Finding the thin line between expanding a community while holding on to it’s hometown environment is something Williamston has found. Through the expansion of its downtown with new apartment buildings and restaurants, the community has still managed to keep its label as a small-town neighborhood.
From the Williamston Hornet décor, to the prime location right in downtown Williamston, the Williamston Pub & Grill continues to be a popular restaurant to Williamston residents and beyond. Through continuous community involvement, new promotions and a unique menu, the Williamston Pub & Grill has found new ways to attract customers and strengthen its relationships with pre-existing consumers. Prior to the opening of the Williamston Pub & Grill two-years ago, the restaurant was known as the Bucket. “The old owner was in between chefs and staff when we got here,” Executive Chef and Co-Owner Luciano Loredo said. “We tweaked the menu a bit at first and then I got out here and we started working on it to create what we have now.”
According to Loredo, a driving component to their success lies in their continual community involvement.
In 2007, Williamston was introduced to an uncommon kind of art. Fireworks Glass Studios brought the craft of original and customizable glass sculpting to the community, along with love and compassion for its neighbors. Owner, Dave Porter, opened his studio in 2007, getting into the glass blowing business just after retirement. The studio creates various pieces every day, ranging from seasonal glass such as Christmas ornaments and glass pumpkin pieces, to everyday home objects like vases and wall mountings. “I love this job because it’s so much different than the normal office job,” employee Doug Waggott said.
From retro décor, to old-school records lining the walls, the Groovy Donut shop enters its third year in business while continuing to strengthen customer relations and their reputation for their distinct brand of freshly baked donuts. Groovy Donuts manager Rachel Craner said since being established in 2015, Groovy Donuts has found success through strengthening their relationship with regular customers. “Most of the employees here are from Williamston, which helps with knowing familiar faces that come in,” Craner said. “Our success relies heavily on our regulars. Some come in every week for a dozen donuts, and others come in every morning for a donut and a coffee, but either way we find ways to strengthen those relationships.”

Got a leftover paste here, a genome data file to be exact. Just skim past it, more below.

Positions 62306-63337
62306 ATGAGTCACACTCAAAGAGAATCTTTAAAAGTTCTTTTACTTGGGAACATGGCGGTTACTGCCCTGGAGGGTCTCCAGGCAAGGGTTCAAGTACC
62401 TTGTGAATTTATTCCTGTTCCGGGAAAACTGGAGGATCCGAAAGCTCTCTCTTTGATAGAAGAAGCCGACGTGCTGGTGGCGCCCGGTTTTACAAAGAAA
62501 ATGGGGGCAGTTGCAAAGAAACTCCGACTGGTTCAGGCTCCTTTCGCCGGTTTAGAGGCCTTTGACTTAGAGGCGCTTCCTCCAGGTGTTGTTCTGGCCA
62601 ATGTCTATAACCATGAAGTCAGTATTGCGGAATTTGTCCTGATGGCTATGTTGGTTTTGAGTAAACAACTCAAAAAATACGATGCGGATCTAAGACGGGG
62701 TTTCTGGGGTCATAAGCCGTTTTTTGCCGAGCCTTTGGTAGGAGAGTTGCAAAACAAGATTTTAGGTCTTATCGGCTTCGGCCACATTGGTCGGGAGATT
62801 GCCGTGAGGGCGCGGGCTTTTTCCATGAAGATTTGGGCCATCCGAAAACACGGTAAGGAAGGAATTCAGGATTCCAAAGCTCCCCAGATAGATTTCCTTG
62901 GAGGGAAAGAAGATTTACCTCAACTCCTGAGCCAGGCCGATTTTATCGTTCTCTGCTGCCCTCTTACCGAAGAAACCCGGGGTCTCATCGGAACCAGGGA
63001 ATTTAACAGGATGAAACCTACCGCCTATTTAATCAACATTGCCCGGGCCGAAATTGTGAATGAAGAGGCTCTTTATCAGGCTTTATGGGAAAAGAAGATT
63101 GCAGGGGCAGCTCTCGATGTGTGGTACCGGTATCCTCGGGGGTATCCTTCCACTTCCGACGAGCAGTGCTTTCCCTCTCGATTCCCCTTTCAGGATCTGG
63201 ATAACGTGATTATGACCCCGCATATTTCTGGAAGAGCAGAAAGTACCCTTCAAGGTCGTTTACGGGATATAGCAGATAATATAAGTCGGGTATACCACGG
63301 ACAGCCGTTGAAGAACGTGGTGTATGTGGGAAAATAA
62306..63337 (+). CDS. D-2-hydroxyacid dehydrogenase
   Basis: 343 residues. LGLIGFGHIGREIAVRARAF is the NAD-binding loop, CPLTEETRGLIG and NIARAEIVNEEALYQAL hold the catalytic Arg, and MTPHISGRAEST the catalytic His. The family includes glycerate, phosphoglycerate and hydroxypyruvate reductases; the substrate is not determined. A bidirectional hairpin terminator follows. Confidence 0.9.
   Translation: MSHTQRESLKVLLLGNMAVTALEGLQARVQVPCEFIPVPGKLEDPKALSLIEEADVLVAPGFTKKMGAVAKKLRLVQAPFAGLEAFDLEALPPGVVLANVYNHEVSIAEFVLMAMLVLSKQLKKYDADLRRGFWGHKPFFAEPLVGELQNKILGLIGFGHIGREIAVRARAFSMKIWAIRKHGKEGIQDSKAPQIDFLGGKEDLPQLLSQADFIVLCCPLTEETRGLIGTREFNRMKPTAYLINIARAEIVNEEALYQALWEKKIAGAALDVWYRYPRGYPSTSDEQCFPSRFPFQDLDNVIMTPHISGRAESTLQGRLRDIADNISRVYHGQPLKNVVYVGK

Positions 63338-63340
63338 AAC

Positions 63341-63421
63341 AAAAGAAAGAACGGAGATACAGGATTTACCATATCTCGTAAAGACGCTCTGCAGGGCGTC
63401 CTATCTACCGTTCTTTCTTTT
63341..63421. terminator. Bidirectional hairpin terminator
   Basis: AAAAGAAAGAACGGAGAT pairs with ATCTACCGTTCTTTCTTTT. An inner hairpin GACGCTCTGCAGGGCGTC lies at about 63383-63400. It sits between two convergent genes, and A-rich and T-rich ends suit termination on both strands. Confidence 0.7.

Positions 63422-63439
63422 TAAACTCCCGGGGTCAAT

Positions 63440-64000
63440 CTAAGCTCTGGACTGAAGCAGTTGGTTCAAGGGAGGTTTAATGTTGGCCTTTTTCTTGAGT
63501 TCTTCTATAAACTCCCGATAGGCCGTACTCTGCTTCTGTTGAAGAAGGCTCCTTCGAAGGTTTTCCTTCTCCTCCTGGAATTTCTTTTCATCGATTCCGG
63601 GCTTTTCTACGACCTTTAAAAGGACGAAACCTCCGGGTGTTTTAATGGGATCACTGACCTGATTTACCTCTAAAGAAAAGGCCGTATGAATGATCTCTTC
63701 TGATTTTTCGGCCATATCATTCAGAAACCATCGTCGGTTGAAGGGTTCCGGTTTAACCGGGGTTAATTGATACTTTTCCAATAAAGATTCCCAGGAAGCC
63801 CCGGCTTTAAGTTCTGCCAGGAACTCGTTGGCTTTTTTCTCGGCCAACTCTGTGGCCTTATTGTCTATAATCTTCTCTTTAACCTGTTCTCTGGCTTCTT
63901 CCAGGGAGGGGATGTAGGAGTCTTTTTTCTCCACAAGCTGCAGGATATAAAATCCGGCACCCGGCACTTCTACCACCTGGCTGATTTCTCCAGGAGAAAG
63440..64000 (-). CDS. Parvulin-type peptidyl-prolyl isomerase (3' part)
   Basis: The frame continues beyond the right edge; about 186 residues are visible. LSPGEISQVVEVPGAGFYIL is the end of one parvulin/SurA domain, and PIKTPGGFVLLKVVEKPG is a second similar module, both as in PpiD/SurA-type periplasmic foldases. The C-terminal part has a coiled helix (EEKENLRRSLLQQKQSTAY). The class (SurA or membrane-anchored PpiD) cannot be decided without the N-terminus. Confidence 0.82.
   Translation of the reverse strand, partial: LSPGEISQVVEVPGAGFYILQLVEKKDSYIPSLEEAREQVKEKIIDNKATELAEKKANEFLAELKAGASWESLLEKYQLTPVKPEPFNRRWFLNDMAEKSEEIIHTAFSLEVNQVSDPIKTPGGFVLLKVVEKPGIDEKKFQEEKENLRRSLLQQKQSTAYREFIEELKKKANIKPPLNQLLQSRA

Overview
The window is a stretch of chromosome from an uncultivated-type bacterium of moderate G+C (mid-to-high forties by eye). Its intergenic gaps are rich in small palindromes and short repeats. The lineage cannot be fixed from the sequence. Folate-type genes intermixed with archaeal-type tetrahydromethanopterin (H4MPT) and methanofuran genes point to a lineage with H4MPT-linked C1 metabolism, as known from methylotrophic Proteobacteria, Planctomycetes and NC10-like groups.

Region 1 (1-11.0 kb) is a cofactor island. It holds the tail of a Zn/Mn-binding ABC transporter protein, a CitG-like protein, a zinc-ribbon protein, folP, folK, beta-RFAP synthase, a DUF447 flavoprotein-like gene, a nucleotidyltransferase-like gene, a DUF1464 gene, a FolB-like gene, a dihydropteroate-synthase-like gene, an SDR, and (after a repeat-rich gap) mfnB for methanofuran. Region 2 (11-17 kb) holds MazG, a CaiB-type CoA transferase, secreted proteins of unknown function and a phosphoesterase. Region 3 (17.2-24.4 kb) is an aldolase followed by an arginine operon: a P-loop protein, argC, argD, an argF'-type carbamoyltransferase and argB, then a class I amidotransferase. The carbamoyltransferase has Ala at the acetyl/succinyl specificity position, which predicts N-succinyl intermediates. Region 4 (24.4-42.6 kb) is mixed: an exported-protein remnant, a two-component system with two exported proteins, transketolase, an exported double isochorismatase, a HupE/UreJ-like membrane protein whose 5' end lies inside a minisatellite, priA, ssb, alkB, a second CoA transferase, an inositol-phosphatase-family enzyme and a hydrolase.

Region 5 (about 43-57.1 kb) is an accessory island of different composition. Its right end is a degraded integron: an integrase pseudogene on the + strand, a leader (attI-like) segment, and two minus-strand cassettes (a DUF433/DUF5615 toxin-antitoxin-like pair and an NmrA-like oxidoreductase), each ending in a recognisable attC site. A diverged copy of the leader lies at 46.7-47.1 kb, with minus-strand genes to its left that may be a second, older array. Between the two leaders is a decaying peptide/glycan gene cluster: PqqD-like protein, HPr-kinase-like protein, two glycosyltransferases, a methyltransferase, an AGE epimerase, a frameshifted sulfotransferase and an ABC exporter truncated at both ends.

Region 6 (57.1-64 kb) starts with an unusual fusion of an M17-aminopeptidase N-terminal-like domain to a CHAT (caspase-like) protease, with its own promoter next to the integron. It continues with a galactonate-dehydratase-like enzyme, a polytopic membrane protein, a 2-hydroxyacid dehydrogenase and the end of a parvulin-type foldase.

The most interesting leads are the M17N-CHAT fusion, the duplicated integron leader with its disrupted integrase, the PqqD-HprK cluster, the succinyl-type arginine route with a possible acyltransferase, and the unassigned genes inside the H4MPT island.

According to Craner, Groovy Donuts finds success through promotions and their ability to produce fresh and unique products.
Williamston has a common theme throughout the town about their close-knit community feel and environment. Williamston High School not only serves just their students, but it also has opened itself up for business to the whole community, at the Williamston Community Pool and Fitness Center. Williamston High School used to have an outdoor pool open to the school and public, but after it started requiring more and more repairs, the school board decided it would be more costly to keep feeding funds in for repair, rather than opening a new pool. It later filled the outdoor pool and decided to build a brand new pool inside the high school. The high school’s pool, fitness center and track cater to the students, but it also opened up the facilities to the public and anyone who would like to use them.